Partner 6.21

In April of 2014, PCC will release Partner 6.21. This release includes the addition of the ICD-10 table and tools to configure and test charge posting with ICD-10. Read below to learn more.

Contact PCC Support at 1-800-722-1082 for information about these or any features in Partner.

Watch a Video: Want to watch a video summary of everything in this release? CLICK HERE.

ICD-10 is Delayed Until 2015

Due to a bill that passed on March 31st, ICD-10 is delayed. CMS’s ICD-10 coding requirements will no longer take effect on October 1st, 2014, and your practice has at least another year to prepare for ICD-10 coding.

PCC’s software is ready for ICD-10, and many of the features described below were designed to meet the configuration needs of the new codes.

We will use the additional time to expand our configuration tools in both PCC EHR and Partner, and to work on other features that will make coding and billing more powerful for your practice. Stay tuned!

The ICD-10 Diagnosis Table

You can now review the ICD-10 diagnoses table in the Table Editor (ted).


Partner 6.21 includes the new diagnosis table so your practice can review it and prepare for the transition to billing with ICD-10. The ICD-10 table includes a far more detailed and expansive set of codes and descriptions than ICD-9.

You can open an entry to review codes and descriptions.


ICD-10 codes can have a short “Name”, as well as a longer “Full Name”.

Standardized Codeset: Partner keeps your ICD-10 table in sync with the national standard. Unlike the ICD-9 table, the ICD-10 table does not allow you to create invalid entries. If your practice uses custom, invalid ICD-9 entries for administrative purposes, you can work with PCC Support to develop alternate workflows.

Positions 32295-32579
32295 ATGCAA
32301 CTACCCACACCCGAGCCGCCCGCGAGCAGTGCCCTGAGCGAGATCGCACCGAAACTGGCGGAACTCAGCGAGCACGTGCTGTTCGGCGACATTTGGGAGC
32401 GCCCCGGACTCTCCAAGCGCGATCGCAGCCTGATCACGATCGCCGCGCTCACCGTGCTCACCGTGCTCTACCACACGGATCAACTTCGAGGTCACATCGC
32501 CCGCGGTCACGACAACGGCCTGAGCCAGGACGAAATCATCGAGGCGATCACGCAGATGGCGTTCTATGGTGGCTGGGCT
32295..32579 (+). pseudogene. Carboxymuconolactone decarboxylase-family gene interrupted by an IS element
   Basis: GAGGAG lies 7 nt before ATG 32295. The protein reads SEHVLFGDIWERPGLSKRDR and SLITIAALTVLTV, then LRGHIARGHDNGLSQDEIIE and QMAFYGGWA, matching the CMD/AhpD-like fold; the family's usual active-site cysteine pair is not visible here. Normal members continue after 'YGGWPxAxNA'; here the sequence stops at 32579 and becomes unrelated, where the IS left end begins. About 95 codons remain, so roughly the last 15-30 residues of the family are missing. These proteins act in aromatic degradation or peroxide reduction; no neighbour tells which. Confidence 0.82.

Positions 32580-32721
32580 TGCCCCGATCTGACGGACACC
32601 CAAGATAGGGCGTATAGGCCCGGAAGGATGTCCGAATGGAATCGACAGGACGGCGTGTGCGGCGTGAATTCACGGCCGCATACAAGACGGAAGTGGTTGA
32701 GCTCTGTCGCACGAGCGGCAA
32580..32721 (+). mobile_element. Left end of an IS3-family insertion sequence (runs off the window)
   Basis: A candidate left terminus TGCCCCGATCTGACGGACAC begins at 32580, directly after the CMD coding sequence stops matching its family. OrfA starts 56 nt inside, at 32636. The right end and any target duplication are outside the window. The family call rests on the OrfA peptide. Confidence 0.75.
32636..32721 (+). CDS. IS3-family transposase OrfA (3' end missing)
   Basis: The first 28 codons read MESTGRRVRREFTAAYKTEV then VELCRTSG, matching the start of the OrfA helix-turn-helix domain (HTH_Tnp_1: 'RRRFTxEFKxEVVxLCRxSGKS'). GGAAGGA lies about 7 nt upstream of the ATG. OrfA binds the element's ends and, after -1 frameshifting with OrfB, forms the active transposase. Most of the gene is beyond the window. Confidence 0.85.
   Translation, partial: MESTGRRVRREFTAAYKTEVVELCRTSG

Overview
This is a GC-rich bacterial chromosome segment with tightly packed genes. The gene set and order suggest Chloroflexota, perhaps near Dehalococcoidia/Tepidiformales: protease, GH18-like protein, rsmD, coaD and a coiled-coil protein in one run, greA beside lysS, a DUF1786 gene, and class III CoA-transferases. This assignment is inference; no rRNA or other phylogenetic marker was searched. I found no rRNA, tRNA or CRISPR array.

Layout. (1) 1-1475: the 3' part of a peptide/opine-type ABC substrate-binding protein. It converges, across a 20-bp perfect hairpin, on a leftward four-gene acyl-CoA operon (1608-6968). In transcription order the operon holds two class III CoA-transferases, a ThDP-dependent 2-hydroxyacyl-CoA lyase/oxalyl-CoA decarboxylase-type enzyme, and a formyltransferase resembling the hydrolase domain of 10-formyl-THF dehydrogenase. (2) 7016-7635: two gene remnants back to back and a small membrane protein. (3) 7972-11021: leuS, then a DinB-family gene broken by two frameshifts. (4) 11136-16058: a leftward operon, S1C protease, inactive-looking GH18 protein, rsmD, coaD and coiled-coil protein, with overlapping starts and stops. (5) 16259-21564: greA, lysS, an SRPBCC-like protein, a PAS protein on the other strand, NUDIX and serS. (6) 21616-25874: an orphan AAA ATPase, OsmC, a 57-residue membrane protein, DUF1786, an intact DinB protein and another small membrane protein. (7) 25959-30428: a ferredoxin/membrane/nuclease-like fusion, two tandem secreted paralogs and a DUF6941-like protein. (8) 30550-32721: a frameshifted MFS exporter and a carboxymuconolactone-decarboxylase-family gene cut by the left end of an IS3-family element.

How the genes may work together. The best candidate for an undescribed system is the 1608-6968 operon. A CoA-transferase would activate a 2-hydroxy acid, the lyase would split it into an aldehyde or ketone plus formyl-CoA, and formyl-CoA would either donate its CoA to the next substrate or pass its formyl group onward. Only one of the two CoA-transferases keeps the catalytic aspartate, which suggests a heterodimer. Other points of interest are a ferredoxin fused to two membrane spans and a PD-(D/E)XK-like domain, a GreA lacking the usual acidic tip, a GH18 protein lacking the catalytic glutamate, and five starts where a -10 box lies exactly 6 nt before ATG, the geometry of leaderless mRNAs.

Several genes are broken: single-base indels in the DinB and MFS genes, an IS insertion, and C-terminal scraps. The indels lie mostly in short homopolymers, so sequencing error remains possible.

Test Post ICD-10 and Configure Checkout

Run the new “Test ICD-10” Checkout program (checkouticd10) to try posting a visit with ICD-10.

After choosing a sample patient, you can enter ICD-10 diagnoses and link procedures.

ICD-10 descriptions and codes will appear as you post.

As you try out ICD-10:

  • Don't Worry, Nothing Will Post: Anything you do in the Test ICD-10 program is forgotten when you press F12 or F1Exit. The visit will not save to the patient’s record and no claim will be batched. Also, all screens will behave as if it were after the ICD-10 changeover. The real checkout program will switch back and forth from ICD-10 to ICD-9 based on the date of service.

  • View Long Descriptions: As you enter ICD-10 diagnoses, you can press F6Show Dx Names to view a longer diagnosis field. This will be useful, as many ICD-10 diagnoses have long descriptions.

  • Test and Configure Charge Screens: If your office uses custom visit-based charge screens, you can use checkouticd10 to review your ICD-10 charge screens and use the csedit program to make changes. See below.

  • Test and Configure SnapCodes: Similarly, if your office uses SnapCodes, you can use the checkouticd10 program to test your ICD-10 SnapCodes and revise them in the Table Editor (ted). See below.

Charge Screen and SnapCode Migration

The Partner 6.21 update creates an ICD-10 version of your practice’s custom charge screens and SnapCodes, converting the diagnoses.


If your practice uses an EHR, then your EHR may fill out most of your charge screen in checkout; you might not use charge screens or SnapCodes. However, if you enter diagnoses or procedures manually (from a paper encounter form, for example), then you will see the ICD-10 charge screens in checkout once billing switches to ICD-10.

After your 6.21 update, you can review and edit both your ICD-9 and ICD-10 configurations using the Table Editor (ted) and the Charge Screen Editor (csedit).

ICD-10 in the Charge Screen Editor (csedit)

When you run the Charge Screen Editor, you can edit either ICD-10 or ICD-9 codes.

You can toggle between ICD-9 and ICD-10 charge screens by pressing F5ICD-9/ICD-10 csedit from the main csedit screen.

Select a charge screen and press F4Edit Screen to review it and make changes.